Yet despite the supposed state of the kitchen, Hoover apparently liked his food. He would eat pretty much anything, wolfing down plates of pie, baked hams and soups with such speed that his kitchen staff used to keep bets on how quickly he would finish a meal. His own cook, Mary Rattley commented that “Mr. Hoover is the easiest man in the world to please.”
Easy or not, Hoover had a particular fondness for sweets, which is where today’s experiment comes in. Taken from The Presidents’ Own Whitehouse Cookbook, Herbert Hoover’s sweet potato (emphasis on the word ‘sweet’) seemed a timely recipe.
The instructions read like simple mashed sweet potato at first. I dutifully peeled and boiled two large potatoes before mashing them with butter, nutmeg and cream. The next step was to add some ground walnuts, which seemed more unusual but quite promising. Then things got…strange.
“Dot the top with marshmallows” the recipe instructed, “and brown as if for a meringue.”
Marshmallows – was this a savoury dish or a sweet one? A quick Google informed me that sweet potato with marshmallows is a fairly common dish in America (not so much in the UK), so maybe I was about to have all my culinary preconceptions challenged by this.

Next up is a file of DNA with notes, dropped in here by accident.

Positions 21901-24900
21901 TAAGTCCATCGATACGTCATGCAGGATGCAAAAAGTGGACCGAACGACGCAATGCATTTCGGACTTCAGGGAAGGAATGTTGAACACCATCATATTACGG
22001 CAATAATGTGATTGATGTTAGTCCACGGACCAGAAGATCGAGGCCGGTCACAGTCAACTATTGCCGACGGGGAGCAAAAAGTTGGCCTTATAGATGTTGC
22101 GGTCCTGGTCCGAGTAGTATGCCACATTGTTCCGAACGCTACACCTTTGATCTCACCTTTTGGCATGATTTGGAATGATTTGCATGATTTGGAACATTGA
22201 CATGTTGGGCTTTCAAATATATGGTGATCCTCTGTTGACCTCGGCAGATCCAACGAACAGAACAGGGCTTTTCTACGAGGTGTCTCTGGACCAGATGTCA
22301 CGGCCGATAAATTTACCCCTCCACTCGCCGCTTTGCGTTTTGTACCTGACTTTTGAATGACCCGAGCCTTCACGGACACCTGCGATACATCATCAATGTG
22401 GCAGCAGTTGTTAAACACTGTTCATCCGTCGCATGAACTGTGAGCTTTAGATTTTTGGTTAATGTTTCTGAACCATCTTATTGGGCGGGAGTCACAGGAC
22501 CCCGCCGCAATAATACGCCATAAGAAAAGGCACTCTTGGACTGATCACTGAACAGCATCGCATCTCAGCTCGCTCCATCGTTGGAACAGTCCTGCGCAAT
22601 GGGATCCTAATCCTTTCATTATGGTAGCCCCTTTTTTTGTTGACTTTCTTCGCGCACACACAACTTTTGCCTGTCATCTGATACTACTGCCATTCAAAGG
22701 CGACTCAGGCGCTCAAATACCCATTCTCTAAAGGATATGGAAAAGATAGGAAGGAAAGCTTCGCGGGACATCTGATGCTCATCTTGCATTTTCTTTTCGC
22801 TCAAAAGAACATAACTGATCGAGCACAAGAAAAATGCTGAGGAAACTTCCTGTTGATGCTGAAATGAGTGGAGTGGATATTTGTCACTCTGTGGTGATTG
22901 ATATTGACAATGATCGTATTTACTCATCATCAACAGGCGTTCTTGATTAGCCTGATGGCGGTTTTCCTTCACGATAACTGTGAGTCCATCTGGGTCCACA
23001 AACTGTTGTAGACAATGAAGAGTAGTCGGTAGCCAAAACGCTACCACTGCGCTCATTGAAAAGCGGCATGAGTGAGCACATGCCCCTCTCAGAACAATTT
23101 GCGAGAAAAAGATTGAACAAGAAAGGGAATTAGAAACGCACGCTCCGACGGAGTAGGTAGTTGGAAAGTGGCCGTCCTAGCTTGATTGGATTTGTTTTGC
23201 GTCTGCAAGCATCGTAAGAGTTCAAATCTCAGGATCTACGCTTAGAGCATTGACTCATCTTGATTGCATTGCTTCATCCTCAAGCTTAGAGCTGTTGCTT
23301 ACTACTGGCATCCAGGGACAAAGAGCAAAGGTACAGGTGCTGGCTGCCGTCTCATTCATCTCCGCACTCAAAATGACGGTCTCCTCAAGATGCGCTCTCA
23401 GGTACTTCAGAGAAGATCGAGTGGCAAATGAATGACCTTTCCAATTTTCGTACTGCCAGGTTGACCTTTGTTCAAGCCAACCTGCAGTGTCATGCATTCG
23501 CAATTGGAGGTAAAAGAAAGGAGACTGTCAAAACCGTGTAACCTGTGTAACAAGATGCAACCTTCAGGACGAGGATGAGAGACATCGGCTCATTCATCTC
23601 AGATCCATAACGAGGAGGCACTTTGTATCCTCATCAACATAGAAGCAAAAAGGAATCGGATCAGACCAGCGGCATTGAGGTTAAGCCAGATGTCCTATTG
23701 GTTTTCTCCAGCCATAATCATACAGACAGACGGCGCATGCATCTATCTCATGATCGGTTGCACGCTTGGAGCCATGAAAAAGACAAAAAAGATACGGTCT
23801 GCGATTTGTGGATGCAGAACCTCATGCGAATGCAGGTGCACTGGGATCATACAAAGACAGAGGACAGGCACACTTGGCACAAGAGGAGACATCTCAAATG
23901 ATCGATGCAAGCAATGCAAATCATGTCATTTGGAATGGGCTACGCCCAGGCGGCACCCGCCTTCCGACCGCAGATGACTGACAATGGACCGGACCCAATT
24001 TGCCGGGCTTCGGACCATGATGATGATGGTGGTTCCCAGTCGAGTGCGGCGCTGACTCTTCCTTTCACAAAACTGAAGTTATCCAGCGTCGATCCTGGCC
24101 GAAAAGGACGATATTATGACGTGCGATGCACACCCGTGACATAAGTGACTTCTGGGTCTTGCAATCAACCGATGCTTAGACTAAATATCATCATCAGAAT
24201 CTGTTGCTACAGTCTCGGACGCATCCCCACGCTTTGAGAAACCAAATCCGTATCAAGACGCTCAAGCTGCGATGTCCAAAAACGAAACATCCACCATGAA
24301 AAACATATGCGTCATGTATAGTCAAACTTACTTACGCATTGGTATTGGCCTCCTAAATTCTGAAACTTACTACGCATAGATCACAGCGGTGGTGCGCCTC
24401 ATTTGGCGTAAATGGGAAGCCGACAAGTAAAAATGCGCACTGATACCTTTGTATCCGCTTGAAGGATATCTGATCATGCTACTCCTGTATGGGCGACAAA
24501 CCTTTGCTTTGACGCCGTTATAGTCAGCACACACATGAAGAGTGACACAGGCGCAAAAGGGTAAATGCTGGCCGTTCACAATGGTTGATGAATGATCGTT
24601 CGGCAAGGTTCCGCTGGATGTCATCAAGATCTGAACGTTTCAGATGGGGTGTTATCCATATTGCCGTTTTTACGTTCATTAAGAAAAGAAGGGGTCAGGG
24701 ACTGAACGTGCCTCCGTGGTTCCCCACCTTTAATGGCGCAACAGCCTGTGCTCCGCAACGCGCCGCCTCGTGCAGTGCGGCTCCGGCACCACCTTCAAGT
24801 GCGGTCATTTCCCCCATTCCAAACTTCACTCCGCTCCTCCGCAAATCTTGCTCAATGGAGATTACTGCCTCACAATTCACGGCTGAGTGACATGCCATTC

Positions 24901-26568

I covered the still-hot mashed sweet potato with mini marshmallows and baked it for a few minutes until they were just starting to brown.
It looked and smelled fairly appetising, I have to say.
I like marshmallows and I love sweet potato, so there was nothing inherently dreadful to me about the recipe, but I still found the concept a bit unnerving. With the marshmallows oozing small pools of melted sugar over the potato, I dolloped a spoon into my bowl and dug in.
My first thought was that the combination was a little jarring. The sweet potato tasted exactly as I’d expected – with a slightly nuttier aftertaste because of the walnuts – but it was a pretty earthy, naturally sweet flavour. In comparison, the marshmallows tasted quite synthetic and I found the mix a but off putting in all honesty.
It wasn’t as sweet as I’d expected, though. Being baked had leant a toastiness to the marshmallows which I think tempered some of their sugariness. The walnuts – which I’d ground to a coarse dust – gave the sweet potato additional texture and worked really well with the creaminess of it all.
Would I make it again? Perhaps, with fewer marshmallows. I really liked the walnut addition to the sweet potato, so would definitely incorporate that into future cooking.
Ultimately this was a very American dish which made it perfect for today of all days, and as the USA enters a new era and administration of hope and unity I wish all my American readers the best.
Herbert Hoover’s Sweet Potatoes
2 large sweet potatoes
60 ml (or 1/4 cup) cream
60g (or 1/4 cup) ground walnuts
1 table spoon butter